So, while I thought the actual story was good and would love to see The Drover’s Wife performed as a play or even as a movie, the book wasn’t as good as it should have been. The author’s note at the end of the book says that she failed English at school and while this makes her achievements all the more remarkable, a harder edit would have improved the book.

Leah Purcell is a Goa, Gunggari, Wakka Wakka Murri woman from Queensland.

My purchase of The Drover’s Wife by Leah Purcell goes towards fulfilling my New Year’s resolution to buy a book by an Australian author during each month of 2020 (July).

Comments on: "The Drover’s Wife by Leah Purcell" (9)

  1. It sounds as if there’s plenty in there to make it worth reading despite those anachronistic words and phrases. As so often, I do wonder what editors do for their money when they miss things like that.

  2. This was a frustrating read knowing that it could have been improved.
    Books by indigenous authors are too important not to be treated better than this was.

  3. Interesting review Rose. I have heard about this one, and am intrigued, but it’s not high on my priority list – partly because I have a bunch of books by indigenous writers on my physical TBR, let alone buy more.

    Your anachronisms are interesting – and make sense to me. The country one may just be that it’s only become familiar to us non-indigenous people in recent times, but the hormone one is a bit easier. I’d be surprised if my grandmother, born in 1902, would have used that term.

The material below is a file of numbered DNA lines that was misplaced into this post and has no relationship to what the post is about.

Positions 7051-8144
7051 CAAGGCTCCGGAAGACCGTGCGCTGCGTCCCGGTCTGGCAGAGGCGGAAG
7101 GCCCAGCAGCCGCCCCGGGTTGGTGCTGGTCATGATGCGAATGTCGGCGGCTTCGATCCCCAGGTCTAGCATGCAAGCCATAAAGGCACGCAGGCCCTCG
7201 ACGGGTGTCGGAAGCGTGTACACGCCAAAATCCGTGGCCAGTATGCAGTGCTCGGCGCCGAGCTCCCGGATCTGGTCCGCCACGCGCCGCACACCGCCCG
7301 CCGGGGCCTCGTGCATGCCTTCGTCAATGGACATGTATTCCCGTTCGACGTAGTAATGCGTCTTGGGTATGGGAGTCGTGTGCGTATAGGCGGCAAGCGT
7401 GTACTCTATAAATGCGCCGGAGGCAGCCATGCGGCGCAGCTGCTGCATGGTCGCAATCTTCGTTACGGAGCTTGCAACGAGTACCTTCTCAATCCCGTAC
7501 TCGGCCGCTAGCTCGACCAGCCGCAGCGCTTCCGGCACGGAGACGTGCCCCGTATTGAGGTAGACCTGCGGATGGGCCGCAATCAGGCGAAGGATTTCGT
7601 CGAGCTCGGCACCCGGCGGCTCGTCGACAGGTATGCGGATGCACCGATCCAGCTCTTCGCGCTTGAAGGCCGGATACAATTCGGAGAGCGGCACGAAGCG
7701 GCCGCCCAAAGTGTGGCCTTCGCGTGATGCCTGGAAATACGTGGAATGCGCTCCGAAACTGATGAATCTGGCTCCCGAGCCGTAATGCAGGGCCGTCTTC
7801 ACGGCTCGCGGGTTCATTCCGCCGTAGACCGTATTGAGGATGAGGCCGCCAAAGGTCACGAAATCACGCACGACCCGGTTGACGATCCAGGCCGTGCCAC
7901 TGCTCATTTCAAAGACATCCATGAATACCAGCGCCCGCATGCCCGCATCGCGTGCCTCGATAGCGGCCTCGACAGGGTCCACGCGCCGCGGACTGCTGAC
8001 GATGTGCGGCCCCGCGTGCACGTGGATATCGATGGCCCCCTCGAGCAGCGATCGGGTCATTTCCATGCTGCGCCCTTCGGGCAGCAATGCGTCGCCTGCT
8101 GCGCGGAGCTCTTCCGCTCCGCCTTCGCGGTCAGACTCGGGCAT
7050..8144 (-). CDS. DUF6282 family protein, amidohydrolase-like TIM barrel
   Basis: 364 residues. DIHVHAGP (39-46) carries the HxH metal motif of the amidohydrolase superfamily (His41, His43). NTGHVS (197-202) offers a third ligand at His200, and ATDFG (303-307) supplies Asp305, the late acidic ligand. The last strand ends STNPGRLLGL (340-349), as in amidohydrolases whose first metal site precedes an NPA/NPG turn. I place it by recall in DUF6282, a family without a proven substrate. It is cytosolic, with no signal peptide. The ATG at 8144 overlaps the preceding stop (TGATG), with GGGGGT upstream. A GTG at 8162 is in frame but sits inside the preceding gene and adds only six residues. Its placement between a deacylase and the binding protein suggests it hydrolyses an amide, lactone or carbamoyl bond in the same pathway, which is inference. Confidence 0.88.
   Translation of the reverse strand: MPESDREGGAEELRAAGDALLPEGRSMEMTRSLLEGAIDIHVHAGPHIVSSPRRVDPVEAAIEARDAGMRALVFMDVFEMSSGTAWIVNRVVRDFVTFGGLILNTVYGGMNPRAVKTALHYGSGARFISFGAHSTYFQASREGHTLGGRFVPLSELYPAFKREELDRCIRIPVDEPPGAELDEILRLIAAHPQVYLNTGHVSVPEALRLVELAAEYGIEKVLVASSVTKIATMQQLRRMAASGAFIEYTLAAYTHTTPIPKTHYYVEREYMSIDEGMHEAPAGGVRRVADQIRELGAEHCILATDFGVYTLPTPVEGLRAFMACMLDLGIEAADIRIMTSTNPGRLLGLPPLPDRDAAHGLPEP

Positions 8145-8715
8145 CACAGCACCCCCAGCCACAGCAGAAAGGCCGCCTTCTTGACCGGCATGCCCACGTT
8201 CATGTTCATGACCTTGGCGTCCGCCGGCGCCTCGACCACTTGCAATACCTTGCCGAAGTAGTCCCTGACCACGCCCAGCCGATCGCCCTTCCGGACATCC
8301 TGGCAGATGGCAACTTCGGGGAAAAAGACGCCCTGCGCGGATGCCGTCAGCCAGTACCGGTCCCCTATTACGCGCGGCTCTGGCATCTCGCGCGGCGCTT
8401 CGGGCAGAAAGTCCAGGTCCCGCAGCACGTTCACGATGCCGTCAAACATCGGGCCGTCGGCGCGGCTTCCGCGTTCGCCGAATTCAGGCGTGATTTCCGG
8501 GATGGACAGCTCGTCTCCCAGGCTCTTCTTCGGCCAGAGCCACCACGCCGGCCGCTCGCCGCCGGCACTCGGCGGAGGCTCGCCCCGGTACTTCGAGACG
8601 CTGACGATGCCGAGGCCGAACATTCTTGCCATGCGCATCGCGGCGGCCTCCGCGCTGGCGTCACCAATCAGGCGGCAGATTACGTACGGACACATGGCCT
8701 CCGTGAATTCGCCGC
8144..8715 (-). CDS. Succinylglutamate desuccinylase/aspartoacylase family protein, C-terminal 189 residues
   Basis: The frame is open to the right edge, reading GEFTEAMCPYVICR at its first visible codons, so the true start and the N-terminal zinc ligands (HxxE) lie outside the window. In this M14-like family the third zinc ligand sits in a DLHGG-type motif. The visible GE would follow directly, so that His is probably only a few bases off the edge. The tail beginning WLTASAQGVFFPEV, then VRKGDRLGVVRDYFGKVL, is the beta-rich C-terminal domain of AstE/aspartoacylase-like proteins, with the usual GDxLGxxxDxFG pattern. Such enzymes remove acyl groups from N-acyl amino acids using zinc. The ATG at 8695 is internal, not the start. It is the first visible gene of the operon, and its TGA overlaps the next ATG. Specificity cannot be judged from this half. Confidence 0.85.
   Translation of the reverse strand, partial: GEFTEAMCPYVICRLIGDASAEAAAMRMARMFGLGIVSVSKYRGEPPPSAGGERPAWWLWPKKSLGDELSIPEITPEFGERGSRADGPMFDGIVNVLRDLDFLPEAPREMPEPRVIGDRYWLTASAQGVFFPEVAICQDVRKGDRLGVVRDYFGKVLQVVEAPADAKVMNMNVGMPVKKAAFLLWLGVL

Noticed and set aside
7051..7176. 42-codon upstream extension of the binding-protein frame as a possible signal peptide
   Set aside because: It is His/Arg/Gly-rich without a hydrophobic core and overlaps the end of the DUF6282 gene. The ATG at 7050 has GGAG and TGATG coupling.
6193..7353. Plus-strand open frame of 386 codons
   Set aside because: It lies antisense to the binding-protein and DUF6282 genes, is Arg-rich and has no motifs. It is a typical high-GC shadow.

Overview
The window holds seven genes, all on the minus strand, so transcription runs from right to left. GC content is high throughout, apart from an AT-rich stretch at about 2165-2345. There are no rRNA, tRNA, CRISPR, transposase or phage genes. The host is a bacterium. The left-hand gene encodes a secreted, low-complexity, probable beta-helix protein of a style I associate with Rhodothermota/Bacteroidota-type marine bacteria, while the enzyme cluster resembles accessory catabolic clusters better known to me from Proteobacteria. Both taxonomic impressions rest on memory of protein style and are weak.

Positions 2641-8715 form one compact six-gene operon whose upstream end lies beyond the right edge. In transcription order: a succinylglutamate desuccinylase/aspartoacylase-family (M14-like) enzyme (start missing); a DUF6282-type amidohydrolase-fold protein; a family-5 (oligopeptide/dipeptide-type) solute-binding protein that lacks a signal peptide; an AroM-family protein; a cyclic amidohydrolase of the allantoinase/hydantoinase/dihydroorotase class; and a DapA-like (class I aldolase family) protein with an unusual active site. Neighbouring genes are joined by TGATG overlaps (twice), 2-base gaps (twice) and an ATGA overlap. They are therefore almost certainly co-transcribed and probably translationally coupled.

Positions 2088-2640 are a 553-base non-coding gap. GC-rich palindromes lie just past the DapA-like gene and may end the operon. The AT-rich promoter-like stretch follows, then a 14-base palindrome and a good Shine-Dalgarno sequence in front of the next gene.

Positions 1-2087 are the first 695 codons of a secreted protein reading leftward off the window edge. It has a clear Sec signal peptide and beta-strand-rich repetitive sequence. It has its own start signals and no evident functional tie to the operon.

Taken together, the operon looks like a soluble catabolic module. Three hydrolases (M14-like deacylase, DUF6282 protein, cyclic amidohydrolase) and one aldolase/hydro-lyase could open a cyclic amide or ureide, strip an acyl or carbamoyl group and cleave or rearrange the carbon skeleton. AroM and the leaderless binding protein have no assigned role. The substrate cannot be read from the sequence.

4. Yes, you may be right about the use of the word country. There were other examples of jarring words or terms being used, but neither of my grandmothers would ever used the word hormone either. Unfortunately this word was used early in the story which I think made me notice other examples that I would have otherwise ignored.
    There are better indigenous novels but I would still see the play of the Drover’s Wife if I had the chance.

  5. I think that would be my preference too Rose.

  6. You’ve given me three things in one here, Rose. This novel, the original story and the Ryan O’Neil version which wordpress kindly flagged for me. The premise sounds so strong. I should begin by reading the short story I think …

  7. I wonder what you will think of this, Sandra. The story tells of a long-ago Australia, if it ever existed at all. We like to think that the bush defines us as Australians but the reality is that there have always been more people in the towns. Despite this I always feel nostalgic whenever I read Henry Lawson although my childhood was on a farm in a far more fertile area than the settings he generally used. I’ve attached a link if you haven’t already found one.

  8. Thank you, Rose, I’ve made a note of the link 😊 I’m very keen to explore this, though I’m slightly scared to try! 😂

  9. I forgot to tell you that the story is very short which will help if you dislike it 😉